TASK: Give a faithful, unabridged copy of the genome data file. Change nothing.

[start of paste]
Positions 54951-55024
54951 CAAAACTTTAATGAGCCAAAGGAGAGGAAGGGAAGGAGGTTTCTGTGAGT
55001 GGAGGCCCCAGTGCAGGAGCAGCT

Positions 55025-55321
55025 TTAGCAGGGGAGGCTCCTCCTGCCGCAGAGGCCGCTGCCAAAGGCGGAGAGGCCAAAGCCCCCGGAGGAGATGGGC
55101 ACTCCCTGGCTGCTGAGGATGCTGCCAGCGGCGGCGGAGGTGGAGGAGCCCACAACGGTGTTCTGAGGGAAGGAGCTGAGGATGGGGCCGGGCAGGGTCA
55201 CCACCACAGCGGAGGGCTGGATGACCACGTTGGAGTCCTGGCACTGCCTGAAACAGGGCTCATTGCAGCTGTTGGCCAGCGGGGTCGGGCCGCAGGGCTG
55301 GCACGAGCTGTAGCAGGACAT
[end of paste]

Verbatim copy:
Positions 54951-55024
54951 CAAAACTTTAATGAGCCAAAGGAGAGGAAGGGAAGGAGGTTTCTGTGAGT
55001 GGAGGCCCCAGTGCAGGAGCAGCT

Positions 55025-55321
55025 TTAGCAGGGGAGGCTCCTCCTGCCGCAGAGGCCGCTGCCAAAGGCGGAGAGGCCAAAGCCCCCGGAGGAGATGGGC
55101 ACTCCCTGGCTGCTGAGGATGCTGCCAGCGGCGGCGGAGGTGGAGGAGCCCACAACGGTGTTCTGAGGGAAGGAGCTGAGGATGGGGCCGGGCAGGGTCA
55201 CCACCACAGCGGAGGGCTGGATGACCACGTTGGAGTCCTGGCACTGCCTGAAACAGGGCTCATTGCAGCTGTTGGCCAGCGGGGTCGGGCCGCAGGGCTG
55301 GCACGAGCTGTAGCAGGACAT